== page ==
AV & Presentation
Are Pico Projectors Ready for Higher Ed?
One constant about technology is that its evolution is characterized by greater capabilities in smaller form factors. "Smaller, faster, better." A large screen monitor used to look adequate, but the large screen meant it occupied a few feet, or more, from front to back. Today's monitors are higher resolution while extending only a few inches from the wall. We all know how the power of room-sized computers was reduced to notebook computer dimensions. And front projectors? Until this decade, most projectors used the same cathode ray tubes as TVs. They were massive and heavy. Then LCD (liquid crystal display) and DLP (Texas Instruments' digital light processing) changed the game, and now front projectors suitable for the classroom or lecture hall are brighter, with higher resolution, and can be as thin as notebook computers.
But wait, there's more! A whole new category of projectors has recently emerged: the pico projector--the smallest category of front projection in existence. Some of the devices are so small they fit in the palm of your hand. Others are so small they will actually reside inside laptop computers or even mobile devices. The tiny form factor will be tempting to instructors, who will be able to load content at home or in their office, then carry these little gadgets in briefcases, purses, or even pockets to class. They will be even more attractive to visiting professors for the same reasons, and one could see the uses in virtually any department on campus.
But are they suitable for course instruction in higher education? Not yet.
"Certainly, picos will not replace the lecture projector," said Chris Chinnock, president of display industry research firm Insight Media, "but you could think of them as accessories for use by students in their dorm room."
To understand why they aren't yet ready for class, one must look at the usual features by which a projector is measured.
The projected image size from pico projectors is becoming less of a constraint, with many manufacturers claiming sizes of 50 inches measured diagonally, and, in the case of Microvision, even up to 100 inches.
Microvision's pico projector
Contrast ratio is also quite adequate. Optoma's PK-101 packs a 1,000:1 contrast ratio, for example. The number is typical of many of the smaller portables. Microvision's SHOW, though, bumps that up to 5,000:1.
Optoma's PK-101 pico projector
Pricing is one of the most attractive features of pico projectors, with most coming in below $1,000 and many under $600. The Swivel by WowWee Projectors is a pico that plugs into an iPod or iPhone. The Swivel is priced at a low $299.
The Swivel by WowWee Projectors
Resolution is where it begins to get fuzzy in terms of comparing pico projectors. It is often difficult to find that specification even listed on product Web sites, mostly because it is rarely something about which pico manufacturers can brag.
The BUGprojector from Bug Labs will be specified at native resolution of 480 x 320 when it ships. Syba's RC-VIS62002 projector is specified at a higher 640 x 480 resolution, but something to consider: It specifies it's for images up to 25 inches, leaving it very limited in how it can be used. The SHOW pico from Microvision is specified at WVGA (848 x 480)--DVD quality. Then there is a company called Forever Plus that claims it will have a pico projector with a 720p full-HD resolution.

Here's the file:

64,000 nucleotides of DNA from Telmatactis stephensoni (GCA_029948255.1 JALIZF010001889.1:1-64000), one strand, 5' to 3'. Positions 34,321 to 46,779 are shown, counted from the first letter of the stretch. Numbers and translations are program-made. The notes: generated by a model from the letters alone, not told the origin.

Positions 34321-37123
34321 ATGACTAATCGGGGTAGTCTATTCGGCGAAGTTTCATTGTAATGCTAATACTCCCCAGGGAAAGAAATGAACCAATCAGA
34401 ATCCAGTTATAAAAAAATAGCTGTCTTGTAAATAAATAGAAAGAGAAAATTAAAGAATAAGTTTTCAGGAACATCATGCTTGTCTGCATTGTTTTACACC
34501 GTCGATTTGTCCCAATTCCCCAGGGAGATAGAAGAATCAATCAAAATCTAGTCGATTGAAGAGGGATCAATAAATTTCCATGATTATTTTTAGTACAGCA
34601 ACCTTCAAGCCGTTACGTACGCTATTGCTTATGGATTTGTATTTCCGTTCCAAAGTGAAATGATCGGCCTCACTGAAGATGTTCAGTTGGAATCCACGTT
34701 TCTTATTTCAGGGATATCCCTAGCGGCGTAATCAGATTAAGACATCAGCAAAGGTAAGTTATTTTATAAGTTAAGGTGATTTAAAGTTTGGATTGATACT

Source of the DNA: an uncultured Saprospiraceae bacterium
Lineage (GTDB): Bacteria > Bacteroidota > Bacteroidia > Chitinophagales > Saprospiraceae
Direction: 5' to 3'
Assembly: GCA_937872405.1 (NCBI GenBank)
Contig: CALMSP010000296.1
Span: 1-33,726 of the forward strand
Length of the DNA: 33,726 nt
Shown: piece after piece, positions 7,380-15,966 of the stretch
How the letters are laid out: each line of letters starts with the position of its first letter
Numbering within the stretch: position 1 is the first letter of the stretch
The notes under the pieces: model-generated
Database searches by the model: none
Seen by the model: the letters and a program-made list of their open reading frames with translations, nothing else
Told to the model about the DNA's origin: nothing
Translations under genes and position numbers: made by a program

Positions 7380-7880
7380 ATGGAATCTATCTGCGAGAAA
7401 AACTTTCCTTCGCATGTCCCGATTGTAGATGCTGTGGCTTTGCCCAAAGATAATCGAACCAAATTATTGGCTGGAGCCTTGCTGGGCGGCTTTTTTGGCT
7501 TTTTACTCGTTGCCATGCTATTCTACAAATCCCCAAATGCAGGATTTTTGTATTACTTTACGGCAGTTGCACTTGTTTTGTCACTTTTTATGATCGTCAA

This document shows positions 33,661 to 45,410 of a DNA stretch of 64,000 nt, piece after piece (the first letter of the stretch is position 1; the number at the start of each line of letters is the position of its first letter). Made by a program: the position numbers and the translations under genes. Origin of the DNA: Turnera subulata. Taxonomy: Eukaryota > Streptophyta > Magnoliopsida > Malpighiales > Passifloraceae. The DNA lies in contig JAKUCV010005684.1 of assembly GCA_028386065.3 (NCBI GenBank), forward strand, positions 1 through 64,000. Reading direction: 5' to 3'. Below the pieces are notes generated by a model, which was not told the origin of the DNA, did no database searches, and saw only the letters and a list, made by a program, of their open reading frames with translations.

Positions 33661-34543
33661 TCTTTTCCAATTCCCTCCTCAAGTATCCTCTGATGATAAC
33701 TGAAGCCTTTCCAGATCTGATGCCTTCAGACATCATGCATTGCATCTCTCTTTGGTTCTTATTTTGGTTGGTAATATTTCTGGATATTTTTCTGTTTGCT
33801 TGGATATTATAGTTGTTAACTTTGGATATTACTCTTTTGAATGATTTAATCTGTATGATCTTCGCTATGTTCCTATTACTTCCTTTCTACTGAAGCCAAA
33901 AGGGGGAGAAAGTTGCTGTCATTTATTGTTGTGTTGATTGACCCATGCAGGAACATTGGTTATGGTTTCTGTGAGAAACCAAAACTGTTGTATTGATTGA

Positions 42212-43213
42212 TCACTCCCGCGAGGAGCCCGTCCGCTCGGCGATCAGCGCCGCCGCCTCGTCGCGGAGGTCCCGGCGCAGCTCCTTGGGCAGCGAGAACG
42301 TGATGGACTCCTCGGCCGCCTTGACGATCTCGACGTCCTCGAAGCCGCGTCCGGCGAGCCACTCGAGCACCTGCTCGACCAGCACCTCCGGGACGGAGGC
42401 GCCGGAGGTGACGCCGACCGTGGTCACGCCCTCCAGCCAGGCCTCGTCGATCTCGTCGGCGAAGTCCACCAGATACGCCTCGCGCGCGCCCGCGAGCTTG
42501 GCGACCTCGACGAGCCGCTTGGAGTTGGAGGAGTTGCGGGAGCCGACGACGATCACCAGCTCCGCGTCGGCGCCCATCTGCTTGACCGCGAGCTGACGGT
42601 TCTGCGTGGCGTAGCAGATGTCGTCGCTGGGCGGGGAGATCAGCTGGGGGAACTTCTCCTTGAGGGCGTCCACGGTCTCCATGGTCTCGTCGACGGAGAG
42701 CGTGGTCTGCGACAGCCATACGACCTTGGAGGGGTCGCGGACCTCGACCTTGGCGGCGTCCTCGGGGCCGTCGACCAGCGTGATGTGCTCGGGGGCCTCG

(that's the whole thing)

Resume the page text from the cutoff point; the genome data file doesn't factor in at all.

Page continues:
So, when it comes to resolution, no pico on the market has the quality you'll want for the classroom. But they are getting there.
Brightness is also where most pico projectors fall down when compared with other projectors. Most classroom or lecture projectors are going to be specified near 2,500 lumens of brightness. Pico projectors, if you can even find that spec listed, deliver fractions of that brightness and will typically measure in the double digits. AAXA's P1 pico projector is specified at 12 lumens, for example, and Syba's RC-VIS62002 projector delivers 10. Beambox, however, has several models specified at 30, and no doubt this year the market will see higher brightness ratings, since this spec is the biggest hurdle facing pico manufacturers.
Does this mean pico projectors have no place in higher education? Not at all. Insight Media's Chris Chinnock compared pico projectors to other "must haves" in a student's education equipment list.
"Notebooks became mandatory, and every student seems to have an iPod," he said, "so it is conceivable that picos could become the new rage on campus. Will this happen? Certainly if Apple is behind it the prospects are vastly improved."
Chinnock said while he has no direct knowledge of Apple doing anything specific with pico projectors, he bets Apple is monitoring and perhaps prototyping. Already some pico projectors connect to the iPhone and iPod Touch. Some can connect to digital video cameras to bring movies from the camera to the screen. Then you have the ones that are, or will be, built right into notebook computers, PDAs, and cell phones.
Meanwhile, stand-alone pico projectors are quite suited for specific applications in higher education. As Chinnock mentioned, use in the dorm room both for work and play is likely. One can also easily see the advantages of pico projectors within student study groups, in tutoring, and for reviews of assignments in progress.
Will pico projectors ever be powerful enough for instruction? Based on the way technology evolves, yes. Soon? Possibly. It has been a long time since a new category broke into the audiovisual market. You can expect manufacturers to play a fast game of specification leap-frog this year and next in order to stay ahead in market share and sales.